Traditionally we separate companion animals from livestock in order to protect our own emotional selves: a way to prevent us from getting “hurt” when livestock becomes dinner. Children are discouraged to play with livestock and directed to forge friendships only with their pets.
Is it necessary?
More importantly, is it healthy to insist on such an “artificial” categorization?
What can we learn from wolves and caribou?
The clickable title will take you to my contemplation.
A dog was feeding on the body of a dead woman and defending his “prize” aggressively. He was shot dead by the police, who couldn’t wait a minute longer to get to the dead body, it seems.
While we may be quick to blame who looked like the perpetrator of a murder, we may commit an act of violence towards the assumed murderers as they may be either innocent or guilty of a lesser crime.
In quick action for revenge, we may commit murder ourselves.
My kindly looking dogs swiftly, without moment’s hesitation, killed a visiting skunk in their backyard with lightening speed.
Do we, perhaps, all have the inner makings of becoming murderers?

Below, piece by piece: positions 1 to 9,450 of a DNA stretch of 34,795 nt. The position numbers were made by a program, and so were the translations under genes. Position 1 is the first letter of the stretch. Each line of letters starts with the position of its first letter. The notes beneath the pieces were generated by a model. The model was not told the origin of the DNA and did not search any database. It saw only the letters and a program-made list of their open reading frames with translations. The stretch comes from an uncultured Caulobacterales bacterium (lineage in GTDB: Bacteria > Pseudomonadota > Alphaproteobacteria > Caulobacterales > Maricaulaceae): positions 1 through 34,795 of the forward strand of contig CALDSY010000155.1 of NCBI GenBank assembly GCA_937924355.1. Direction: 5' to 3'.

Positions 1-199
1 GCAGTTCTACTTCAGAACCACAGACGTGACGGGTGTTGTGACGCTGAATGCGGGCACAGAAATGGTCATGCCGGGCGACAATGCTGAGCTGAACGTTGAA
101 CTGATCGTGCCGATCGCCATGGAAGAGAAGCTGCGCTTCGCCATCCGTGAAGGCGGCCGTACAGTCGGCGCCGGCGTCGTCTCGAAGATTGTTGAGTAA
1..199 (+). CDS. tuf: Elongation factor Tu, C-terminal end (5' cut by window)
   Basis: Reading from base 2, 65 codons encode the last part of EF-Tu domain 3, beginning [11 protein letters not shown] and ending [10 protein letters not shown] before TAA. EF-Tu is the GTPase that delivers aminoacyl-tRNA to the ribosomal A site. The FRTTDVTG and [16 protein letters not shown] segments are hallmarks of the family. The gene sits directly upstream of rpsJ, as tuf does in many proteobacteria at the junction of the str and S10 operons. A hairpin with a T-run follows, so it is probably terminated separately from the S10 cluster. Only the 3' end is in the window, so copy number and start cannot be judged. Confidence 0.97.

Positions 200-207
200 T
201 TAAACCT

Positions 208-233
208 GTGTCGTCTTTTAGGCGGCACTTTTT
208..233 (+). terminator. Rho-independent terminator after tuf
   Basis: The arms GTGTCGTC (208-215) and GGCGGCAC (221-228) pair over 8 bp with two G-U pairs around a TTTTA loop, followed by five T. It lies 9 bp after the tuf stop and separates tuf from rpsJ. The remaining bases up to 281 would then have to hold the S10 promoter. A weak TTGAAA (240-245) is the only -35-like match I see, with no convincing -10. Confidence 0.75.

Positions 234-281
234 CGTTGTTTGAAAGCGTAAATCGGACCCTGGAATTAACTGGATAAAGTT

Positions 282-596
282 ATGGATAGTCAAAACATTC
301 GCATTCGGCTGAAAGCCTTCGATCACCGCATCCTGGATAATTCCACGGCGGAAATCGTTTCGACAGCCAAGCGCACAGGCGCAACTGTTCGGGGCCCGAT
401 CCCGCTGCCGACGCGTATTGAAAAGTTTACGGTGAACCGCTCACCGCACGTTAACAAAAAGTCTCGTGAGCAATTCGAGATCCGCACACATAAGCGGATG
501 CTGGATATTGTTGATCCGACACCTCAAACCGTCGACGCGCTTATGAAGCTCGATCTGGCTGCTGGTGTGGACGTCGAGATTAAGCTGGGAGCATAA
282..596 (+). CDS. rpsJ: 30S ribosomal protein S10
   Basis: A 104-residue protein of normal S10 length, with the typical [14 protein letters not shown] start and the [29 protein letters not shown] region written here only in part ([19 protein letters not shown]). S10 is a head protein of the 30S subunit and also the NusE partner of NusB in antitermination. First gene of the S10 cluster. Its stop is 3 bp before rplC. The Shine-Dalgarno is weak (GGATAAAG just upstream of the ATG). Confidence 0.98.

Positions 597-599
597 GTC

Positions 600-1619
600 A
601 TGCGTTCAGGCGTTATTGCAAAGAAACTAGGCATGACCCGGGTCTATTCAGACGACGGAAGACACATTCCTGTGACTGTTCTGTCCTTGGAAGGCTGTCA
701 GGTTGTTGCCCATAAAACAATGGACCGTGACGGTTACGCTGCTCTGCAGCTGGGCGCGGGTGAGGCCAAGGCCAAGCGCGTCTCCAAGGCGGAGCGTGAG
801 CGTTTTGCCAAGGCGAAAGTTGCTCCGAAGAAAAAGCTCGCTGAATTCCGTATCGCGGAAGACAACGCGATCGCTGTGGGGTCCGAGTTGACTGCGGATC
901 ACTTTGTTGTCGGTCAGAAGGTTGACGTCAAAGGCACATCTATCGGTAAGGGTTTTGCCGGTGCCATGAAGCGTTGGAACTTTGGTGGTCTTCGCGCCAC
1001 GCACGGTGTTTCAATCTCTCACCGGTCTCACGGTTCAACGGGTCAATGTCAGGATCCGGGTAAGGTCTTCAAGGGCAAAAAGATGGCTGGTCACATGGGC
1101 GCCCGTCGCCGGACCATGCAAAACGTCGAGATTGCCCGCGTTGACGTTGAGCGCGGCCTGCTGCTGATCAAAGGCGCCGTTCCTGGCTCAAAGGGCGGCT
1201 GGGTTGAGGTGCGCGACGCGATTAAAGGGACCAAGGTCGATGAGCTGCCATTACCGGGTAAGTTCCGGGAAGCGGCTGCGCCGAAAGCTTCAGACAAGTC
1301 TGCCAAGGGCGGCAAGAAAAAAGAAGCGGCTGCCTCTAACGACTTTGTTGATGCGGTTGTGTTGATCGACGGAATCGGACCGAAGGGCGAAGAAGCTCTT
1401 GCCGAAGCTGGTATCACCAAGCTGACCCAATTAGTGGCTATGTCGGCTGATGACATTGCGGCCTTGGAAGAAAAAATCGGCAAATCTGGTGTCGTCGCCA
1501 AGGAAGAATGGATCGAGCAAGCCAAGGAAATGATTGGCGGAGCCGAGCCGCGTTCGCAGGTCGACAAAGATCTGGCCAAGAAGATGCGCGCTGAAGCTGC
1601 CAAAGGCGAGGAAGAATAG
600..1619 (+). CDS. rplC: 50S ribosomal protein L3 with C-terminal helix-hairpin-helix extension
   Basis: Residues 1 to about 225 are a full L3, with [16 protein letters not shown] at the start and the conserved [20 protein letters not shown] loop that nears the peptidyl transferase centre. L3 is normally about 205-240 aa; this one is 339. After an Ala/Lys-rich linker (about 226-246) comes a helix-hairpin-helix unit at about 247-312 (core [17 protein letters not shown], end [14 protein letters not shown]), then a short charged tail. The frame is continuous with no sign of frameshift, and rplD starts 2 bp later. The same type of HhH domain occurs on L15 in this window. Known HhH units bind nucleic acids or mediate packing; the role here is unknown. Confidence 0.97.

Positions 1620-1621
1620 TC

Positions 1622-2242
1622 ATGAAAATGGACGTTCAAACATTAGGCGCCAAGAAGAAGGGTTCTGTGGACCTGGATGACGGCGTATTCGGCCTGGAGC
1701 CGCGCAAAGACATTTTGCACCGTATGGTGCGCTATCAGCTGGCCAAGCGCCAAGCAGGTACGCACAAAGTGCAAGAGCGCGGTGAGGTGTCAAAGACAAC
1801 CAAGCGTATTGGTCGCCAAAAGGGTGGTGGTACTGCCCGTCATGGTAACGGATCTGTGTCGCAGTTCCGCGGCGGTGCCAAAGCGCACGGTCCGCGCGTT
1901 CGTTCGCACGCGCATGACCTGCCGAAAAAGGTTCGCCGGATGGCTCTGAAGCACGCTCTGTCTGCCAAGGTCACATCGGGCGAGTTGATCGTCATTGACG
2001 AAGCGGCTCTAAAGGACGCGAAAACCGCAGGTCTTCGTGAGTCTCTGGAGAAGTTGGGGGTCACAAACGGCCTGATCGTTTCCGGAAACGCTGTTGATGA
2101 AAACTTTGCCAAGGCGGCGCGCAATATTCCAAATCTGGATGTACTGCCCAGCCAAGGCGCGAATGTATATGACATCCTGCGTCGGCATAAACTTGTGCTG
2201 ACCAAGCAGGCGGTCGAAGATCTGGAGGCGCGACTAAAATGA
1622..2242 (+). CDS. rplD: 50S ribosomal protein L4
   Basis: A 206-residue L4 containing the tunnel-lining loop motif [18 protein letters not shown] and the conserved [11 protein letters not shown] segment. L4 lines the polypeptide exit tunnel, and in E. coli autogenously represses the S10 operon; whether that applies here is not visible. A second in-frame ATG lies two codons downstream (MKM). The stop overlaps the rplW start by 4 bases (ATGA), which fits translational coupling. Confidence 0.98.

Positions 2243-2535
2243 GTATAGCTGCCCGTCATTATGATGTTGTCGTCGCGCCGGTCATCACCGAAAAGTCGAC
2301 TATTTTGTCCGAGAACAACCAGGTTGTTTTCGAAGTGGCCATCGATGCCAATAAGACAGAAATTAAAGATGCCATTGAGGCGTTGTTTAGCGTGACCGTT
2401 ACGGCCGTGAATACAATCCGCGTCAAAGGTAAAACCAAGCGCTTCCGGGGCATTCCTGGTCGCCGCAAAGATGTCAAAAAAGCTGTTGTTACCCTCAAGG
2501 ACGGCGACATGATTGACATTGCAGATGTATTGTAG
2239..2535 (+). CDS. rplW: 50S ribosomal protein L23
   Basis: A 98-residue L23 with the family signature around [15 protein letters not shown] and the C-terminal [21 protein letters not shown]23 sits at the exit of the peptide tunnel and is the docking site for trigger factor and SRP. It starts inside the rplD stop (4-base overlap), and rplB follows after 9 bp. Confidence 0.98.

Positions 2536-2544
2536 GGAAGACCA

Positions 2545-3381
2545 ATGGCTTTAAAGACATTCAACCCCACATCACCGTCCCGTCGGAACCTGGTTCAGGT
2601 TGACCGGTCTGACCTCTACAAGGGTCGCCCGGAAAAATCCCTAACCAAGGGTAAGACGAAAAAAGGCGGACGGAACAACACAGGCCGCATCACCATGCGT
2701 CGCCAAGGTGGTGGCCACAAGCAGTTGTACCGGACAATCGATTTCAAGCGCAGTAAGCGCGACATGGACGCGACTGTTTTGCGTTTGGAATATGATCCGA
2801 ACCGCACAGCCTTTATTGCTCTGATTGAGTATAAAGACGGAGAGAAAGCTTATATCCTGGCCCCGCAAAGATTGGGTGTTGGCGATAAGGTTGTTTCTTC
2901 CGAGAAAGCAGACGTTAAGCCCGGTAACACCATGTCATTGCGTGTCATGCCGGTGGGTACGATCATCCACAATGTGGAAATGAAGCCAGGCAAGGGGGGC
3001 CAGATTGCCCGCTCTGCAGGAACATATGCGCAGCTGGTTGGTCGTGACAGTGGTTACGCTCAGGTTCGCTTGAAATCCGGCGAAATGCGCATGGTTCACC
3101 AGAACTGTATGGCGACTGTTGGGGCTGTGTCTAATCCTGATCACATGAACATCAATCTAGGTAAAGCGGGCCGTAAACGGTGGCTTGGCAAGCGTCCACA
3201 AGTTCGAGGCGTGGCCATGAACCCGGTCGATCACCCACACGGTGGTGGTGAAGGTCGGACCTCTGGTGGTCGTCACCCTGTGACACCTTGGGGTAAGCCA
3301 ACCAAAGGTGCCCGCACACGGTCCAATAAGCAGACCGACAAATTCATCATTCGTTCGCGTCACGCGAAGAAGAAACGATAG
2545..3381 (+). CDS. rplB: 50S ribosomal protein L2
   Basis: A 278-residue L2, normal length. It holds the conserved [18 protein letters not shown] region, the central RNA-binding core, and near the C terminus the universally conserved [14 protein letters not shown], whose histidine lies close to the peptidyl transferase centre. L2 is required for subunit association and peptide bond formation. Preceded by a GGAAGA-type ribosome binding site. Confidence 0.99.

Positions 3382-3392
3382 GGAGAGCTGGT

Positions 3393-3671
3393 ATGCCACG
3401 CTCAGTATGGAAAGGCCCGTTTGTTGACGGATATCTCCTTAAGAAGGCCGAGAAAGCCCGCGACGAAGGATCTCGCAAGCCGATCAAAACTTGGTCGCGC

Given the “proper” trigger, in an unfortunate moment, maybe?
These are some of the lessons drawn from this post. As always, the title is clickable.
When a wound is infected, the traditional treatment is surgical debridement, for humans and domestic animals alike.
However, plenty of other less invasive and readily available remedies may be just as effective, if not more. In this post, I explore some of these treatments, including manuka honey and hydrotherapy.
The images in the post may be upsetting to some.
The clickable title will take you to the full text.
I have no argument with the scientists who “frankened” Atlantic salmon, as long as they are certain there is no health risk for the salmon consumers.
But what of cloning our newly departed beloved pets? Or human infants or young children who died of untimely deaths? Don’t these sentient beings have the right to choose whether or not they wish to be cloned? ….
These are just some of the issues I contemplated in this post. The clickable title will take you there.
A breeding female wolf was murdered by Banff National Park.
It was said that the Bow Valley Wolf Pack was getting “too familiar” to humans, after some tourists started feeding the wolves from their picnic coolers….
The death penalty sounds like it was conducted in haste.
Did they really think through the matter and try “hard enough” to find other options?
Did humans learn the “lessons”?
The Clickable title will take you to my carefully considered thoughts on this matter.
Luka, the yearling wolf, does not believe she can only befriend beings of her own species. Perhaps it is not a “belief” at all, maybe she “knows” inter-species communication is within her reach….
Her journey may help your own establishment of a whole new world of friendships.
The clickable title will take you to Luka’s story.